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How can we determine the number and type of solutions to a quadratic equation without actually solving it?

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2 Answers

In reality if it is a quadratic then there are always two roots.  The two roots may be the same number, but still there are two.  What I think your class is working on is the discrimanant.  That's the (b^2-4ac) term under the radical.  If this term is zero (i.e., in X^2 + 2X + 1) then the two roots of the equation are the same number and the quadratic is said to have only one solution.  If the value of (b^2-4ac) is a positive then you will have two unique real roots by using the + value of its square root and by using its - negative value in the equation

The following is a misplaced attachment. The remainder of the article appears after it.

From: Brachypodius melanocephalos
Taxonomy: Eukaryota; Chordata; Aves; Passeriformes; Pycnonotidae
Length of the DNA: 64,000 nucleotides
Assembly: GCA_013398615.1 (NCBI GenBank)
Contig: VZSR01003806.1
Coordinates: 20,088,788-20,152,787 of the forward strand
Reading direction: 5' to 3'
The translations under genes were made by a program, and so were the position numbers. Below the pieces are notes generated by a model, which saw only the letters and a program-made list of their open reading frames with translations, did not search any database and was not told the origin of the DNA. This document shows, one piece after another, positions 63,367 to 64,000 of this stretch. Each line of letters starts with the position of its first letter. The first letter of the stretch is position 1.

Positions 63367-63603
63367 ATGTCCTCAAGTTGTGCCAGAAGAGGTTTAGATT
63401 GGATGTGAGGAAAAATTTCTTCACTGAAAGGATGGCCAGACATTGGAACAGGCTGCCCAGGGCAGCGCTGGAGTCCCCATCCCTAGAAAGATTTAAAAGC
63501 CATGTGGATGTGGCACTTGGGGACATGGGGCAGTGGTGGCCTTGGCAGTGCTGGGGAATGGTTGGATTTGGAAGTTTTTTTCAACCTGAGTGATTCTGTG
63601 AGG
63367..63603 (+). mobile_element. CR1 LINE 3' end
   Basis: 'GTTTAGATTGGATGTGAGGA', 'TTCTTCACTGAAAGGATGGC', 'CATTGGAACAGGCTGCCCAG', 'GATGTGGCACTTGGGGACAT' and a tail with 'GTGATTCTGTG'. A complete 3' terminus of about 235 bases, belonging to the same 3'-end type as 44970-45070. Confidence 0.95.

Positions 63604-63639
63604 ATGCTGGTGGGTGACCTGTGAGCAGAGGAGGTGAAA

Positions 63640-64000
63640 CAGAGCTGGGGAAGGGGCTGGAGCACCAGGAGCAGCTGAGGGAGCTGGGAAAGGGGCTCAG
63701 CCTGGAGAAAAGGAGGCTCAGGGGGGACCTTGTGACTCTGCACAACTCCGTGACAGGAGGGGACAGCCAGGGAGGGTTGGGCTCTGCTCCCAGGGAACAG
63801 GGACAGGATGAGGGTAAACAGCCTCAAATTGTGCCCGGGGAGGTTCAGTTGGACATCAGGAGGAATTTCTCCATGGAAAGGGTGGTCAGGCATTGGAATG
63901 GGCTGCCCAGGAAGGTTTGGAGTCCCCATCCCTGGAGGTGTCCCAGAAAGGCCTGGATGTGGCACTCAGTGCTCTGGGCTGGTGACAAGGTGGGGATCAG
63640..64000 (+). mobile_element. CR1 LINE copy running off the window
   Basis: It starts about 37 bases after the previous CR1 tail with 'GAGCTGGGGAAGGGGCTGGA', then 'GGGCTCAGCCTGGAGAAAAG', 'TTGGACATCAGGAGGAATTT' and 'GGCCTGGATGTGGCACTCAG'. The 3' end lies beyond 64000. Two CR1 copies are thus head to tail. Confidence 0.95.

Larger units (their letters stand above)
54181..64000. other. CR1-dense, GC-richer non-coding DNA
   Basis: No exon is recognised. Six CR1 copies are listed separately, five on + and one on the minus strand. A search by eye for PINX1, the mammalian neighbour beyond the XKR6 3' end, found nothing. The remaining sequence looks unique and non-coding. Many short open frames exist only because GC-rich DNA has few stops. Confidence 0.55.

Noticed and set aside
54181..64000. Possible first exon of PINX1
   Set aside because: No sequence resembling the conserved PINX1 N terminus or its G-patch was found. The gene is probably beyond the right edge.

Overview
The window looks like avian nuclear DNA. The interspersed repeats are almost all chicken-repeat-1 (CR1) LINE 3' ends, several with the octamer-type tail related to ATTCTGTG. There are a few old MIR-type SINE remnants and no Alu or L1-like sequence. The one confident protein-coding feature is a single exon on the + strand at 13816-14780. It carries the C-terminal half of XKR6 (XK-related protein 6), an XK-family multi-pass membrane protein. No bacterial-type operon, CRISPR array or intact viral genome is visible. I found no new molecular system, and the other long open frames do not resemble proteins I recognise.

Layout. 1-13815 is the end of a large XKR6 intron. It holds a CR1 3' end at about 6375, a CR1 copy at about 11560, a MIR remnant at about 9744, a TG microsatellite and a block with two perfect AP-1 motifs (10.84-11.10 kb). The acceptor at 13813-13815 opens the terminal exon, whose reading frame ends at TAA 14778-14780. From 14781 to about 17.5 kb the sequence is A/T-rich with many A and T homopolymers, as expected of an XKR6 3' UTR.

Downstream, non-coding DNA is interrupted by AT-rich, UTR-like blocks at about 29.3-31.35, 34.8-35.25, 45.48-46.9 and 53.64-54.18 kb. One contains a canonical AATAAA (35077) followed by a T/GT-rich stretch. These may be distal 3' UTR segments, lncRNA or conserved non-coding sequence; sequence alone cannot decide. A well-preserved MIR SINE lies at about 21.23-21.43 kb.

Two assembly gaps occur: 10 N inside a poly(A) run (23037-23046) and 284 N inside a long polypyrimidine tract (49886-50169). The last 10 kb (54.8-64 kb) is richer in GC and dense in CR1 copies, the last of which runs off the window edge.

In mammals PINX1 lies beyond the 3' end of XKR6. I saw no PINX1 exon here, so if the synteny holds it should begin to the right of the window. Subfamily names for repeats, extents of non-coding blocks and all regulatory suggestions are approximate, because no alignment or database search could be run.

-b + (b^2-4ac)^0.5
X = ________________
If the value of (b^2-4ac) is negative then you end up with two roots that are both imaginary.
If you look at the quadratic formula for the solution of a²+bx+c=0 where for this case I assume a,b,c are all real numbers   x=(-b±√(b²-4ac))/2a
The term b²-4ac, called the discriminant, gives the answers
If it is 0 you have a double root x=-b/2a
If it is positive, then two real roots x=(-b±√(b²-4ac))/2a
If it is negative then two complex conjugate roots x=(-b±i√(4ac-b²))/2a